#CelebrateBlackHistory – State Senator Catherine Pugh
Maryland State Senator Catherine Pugh is the President of the National Black Caucus of State Legislators.
Who inspired you to get into politics?
I realized as a child that voting was important because my parents would get dressed up like they were going to church when they went to vote. They would announce when they were departing, “we are going to vote.” As a result I couldn’t wait to grow up and go vote so I could be fancy like them. My dad wore his Sunday suit and my mother would have on her glass beads or pearls, hat and gloves and a beautiful dress. My Dad always talked about politics. He would say if you don’t vote, don’t complain. Voting meant to my parents participating in shaping a better life for our community. My parents were my inspiration.
Why are you a Democrat?
My parents were Democrats. They taught us that Democrats represented the principles that provided and opportunity for all Americans and is dedicated to equality and justice for all. I grew up in a Democratic Household with parents and grandparents who talked about the Kennedy’s and Dr. Martin Luther King like they had been our relatives. As an elected official and a registered democrat since I was old enough to vote I too have become dedicated to the principles of this organization. As a Democrat you don’t just root for the underdog you fight for equality of opportunity. I have embraced the principles of the Democratic Party and successfully passed over a 100 pieces of legislation that seek to expand economic opportunity, improve the lives of others, provide services for the least of us, and provide equal educational opportunities.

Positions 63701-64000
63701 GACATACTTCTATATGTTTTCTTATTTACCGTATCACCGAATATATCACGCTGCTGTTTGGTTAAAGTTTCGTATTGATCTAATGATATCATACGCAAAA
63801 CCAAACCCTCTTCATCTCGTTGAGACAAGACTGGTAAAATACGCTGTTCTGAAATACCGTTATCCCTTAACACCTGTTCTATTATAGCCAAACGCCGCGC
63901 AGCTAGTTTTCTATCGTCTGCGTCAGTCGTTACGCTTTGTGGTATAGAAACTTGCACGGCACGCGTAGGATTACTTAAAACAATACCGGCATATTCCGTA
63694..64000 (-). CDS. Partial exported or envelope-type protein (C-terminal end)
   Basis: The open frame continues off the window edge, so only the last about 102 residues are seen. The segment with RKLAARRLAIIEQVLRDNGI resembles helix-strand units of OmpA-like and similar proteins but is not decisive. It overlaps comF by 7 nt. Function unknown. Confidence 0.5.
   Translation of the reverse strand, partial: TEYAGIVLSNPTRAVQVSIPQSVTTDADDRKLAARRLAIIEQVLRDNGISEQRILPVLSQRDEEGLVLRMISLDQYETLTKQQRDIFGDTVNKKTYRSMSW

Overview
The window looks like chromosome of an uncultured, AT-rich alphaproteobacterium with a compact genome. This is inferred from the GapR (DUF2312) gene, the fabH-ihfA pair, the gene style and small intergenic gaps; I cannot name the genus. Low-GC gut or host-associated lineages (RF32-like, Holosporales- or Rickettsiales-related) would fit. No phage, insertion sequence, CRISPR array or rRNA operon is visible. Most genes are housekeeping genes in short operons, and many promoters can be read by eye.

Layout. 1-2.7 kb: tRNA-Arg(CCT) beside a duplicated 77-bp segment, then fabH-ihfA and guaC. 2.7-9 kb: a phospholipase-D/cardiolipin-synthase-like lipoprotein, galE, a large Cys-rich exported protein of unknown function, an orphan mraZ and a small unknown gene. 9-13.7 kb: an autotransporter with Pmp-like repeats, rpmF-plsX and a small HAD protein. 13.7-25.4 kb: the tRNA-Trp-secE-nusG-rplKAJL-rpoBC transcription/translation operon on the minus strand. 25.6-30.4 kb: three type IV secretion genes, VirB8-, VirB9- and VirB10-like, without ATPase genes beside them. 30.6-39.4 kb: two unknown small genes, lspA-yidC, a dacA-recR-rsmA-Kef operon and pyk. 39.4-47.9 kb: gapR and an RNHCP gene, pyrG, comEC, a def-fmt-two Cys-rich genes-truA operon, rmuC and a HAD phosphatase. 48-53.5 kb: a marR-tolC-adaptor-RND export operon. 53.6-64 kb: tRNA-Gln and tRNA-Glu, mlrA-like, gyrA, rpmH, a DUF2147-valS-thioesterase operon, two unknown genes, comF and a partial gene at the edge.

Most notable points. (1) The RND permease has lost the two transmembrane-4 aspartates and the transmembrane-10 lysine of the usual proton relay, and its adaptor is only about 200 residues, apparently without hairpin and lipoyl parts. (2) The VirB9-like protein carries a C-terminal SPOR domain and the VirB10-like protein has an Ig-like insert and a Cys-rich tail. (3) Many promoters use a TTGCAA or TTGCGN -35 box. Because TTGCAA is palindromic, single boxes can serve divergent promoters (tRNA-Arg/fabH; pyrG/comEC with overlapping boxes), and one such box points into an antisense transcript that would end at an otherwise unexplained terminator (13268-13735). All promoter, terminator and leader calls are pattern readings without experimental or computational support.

What advice I would you give women of color that want to run for public office?
Run! Women are underrepresented in elective office and women of color are grossly under represented. To expand our voices we must pay more attention to the opportunities to participate in the political process. Whenever the opportunity presents itself take advantage of it. To learn more about the political arena seek out an elected official as a mentor. You may volunteer or seek employment with them. Also learn more about NOBEL Women, a national organization of Black Elected Women. Finally, be involved with your community and understand the issues that impact them so that you may fairly represent them.
What does Black History Month mean to you?
Black History month is a great time to celebrate our heritage with other segments of our community. It is a period in which we reflect on our journey as Americans and as African Americans whose history is laced with many challenges that we have overcome.
It is a reminder of how far we have come and how much further we much travel in order to achieve true equality and economic parity.